With the exception of James Rutherford's woolly-voiced Wolfram - and he was not unmusical - the casting could hardly have been better. Petra Lang was a sultry, red-haired Venus, sometimes a bit stretched at the top (for a crossover role, maybe this is better for a soprano with a solid low register rather than a mezzo with a solid top). Eric Halvorson's Landgraf was solidly sung, if with a remaining tinge of the wobble that marred his Gremin in the Mansouri years. Ji Young Yang made her SFO debut with a gorgeously-sung Shepherd.

Best of all were the Elisabeth of Petra Maria Schnitzer and Tannhäuser of Peter Seiffert. He's a wonderful singer with a voice that is not quite beautiful, though it may once have been. At 53, I can imagine there's some wear and tear on his voice, and it showed occasionally in a slight wobble on loud notes at the top of his register. In compensation, he is perfectly accurate and very musical, rare things in this punishing repertory and especially this monstrously difficult role. It is true that his singing was slanted to the stentorian and could have used more softness at times, but his utter security and musicality more than made up for that.

It's funny, I heard him on a Met broadcast of Tannhäuser a few years back and thought him wobbly and not very good. After hearing him live, I will chalk up my previous impression to the terrible engineering and microphone placement for the broadcasts.

Schnitzer has the perfect voice for Elisabeth, and also for Eva and Elsa; a beautiful, easily-produced, high-set lyric soprano with superb control and just enough volume for this role. She overdid the winsomeness and never seemed truly tragic, but it's hard to know how much of this to blame on Vick's direction. Those three roles, Freia, and Gutrune will be her limit in Wagner; she hasn't got the low register for Sieglinde, Isolde, and Brunnhilde. I think she must be stunning in Strauss.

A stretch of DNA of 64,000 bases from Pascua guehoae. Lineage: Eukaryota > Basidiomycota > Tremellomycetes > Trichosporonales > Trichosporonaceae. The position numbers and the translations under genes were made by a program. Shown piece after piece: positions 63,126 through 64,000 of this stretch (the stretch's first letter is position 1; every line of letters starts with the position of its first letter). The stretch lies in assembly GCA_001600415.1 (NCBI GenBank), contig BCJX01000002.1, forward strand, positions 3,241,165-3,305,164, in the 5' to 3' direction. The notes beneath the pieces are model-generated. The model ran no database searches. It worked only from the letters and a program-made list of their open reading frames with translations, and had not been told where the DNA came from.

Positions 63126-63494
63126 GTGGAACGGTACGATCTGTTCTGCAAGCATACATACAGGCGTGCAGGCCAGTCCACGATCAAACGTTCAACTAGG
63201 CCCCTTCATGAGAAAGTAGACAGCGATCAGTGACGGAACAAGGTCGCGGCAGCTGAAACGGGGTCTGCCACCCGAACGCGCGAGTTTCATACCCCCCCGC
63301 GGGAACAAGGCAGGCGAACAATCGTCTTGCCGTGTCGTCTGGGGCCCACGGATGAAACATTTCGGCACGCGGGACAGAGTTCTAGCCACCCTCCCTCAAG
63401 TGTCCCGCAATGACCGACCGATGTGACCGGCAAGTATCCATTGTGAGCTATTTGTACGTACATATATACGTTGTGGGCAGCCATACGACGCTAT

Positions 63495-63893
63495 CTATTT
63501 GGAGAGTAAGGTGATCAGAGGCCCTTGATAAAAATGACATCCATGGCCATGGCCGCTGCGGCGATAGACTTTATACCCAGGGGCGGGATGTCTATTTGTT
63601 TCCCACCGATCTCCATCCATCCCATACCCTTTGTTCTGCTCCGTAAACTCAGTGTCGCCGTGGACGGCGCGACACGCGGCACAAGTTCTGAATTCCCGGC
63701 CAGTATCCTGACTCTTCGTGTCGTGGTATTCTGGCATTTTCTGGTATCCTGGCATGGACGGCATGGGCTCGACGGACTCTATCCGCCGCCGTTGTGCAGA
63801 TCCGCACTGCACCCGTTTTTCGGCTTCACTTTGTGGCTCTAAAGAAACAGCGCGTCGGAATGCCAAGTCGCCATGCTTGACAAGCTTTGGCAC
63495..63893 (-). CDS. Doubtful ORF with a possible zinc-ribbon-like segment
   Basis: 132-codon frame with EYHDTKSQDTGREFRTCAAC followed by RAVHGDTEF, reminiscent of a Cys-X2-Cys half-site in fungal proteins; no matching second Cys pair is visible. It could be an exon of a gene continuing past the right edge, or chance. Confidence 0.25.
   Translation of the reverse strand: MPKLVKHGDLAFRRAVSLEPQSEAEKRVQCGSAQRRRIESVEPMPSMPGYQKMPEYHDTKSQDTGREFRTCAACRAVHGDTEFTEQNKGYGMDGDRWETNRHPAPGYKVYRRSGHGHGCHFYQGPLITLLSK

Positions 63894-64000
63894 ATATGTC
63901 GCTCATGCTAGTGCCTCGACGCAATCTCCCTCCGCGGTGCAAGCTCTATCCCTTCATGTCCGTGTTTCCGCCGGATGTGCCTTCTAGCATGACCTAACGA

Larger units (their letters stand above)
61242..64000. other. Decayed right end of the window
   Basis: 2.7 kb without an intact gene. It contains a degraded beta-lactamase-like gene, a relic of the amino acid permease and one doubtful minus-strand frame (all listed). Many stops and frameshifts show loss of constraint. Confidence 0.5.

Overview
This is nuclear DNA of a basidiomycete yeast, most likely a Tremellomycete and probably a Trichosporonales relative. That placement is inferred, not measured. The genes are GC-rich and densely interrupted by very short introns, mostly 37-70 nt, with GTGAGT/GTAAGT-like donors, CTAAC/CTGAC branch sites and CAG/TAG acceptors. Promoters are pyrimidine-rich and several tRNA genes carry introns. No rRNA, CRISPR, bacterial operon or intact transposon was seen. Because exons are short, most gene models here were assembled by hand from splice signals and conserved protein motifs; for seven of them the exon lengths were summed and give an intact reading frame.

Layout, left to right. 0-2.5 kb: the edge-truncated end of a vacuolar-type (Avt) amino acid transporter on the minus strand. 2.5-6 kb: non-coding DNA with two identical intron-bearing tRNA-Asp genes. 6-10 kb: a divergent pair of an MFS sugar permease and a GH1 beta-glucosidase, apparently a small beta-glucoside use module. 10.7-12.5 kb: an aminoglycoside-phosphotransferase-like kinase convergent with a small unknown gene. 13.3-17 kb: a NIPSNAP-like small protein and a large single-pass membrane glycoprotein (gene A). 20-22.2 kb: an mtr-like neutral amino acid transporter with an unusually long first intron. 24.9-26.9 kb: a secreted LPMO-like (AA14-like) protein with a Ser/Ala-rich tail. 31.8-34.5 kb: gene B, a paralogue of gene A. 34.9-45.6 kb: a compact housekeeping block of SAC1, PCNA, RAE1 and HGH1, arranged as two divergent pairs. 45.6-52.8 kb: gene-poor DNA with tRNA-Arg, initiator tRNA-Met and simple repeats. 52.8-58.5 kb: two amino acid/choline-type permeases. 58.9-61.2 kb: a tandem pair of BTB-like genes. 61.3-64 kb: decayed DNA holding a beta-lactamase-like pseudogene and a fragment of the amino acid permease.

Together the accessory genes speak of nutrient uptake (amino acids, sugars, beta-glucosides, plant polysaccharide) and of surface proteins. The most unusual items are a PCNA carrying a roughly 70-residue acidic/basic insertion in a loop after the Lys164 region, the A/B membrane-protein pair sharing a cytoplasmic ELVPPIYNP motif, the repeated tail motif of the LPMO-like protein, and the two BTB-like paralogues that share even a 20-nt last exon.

Update: The Standing Room reminds me that I meant to say something above about taxidermy.

* The last time I saw this trick it was Rosemary Joshua as Semele, at ENO. She sang "Endless Pleasure" wrapped in the towel, then strolled offstage and calmly dropped the towel three steps from the wings. Joshua is a slim thing, and needless to say Ruth Ann Swenson, in the highly elaborate production seen here in 2000, did not follow suit.

Saturday, September 29, 2007

Desperately Seeking

One ticket to Book of Longing at Stanford next month. It's the new Philip Glass/Leonard Cohen collaboration. The ticket is for my partner, not me. Let me know the price, etc.

In Search of Mozart

I got email about the film In Search of Mozart on Sept. 19, and should have blogged it before now. I am booked for the weekend and can't get there, but maybe you can.

The film sounds extremely interesting. Try to ignore the awful first paragraph of the blurb at the web site of the Yerba Buena Center for the Arts. I have already complained about it, you betcha.

Thursday, September 27, 2007

A Bargain

Some years ago, I asked Alex Stepanov what his favorite Ring was, and to my surprise, he named Marek Janowski's. I had heard this performance in the early/mid 1980s because one of my housemates owned it, but I was not any kind of judge of singing or Wagner performances then.

Alex's recommendation stuck in my head, and when the Janowski was re-released by RCA a couple of years back I picked up a copy, for all of $80. It seemed a bargain to me; among other things, I paid only $20 more than I would have paid for a single opera in the outrageously-priced Testament set conducted by Keilberth.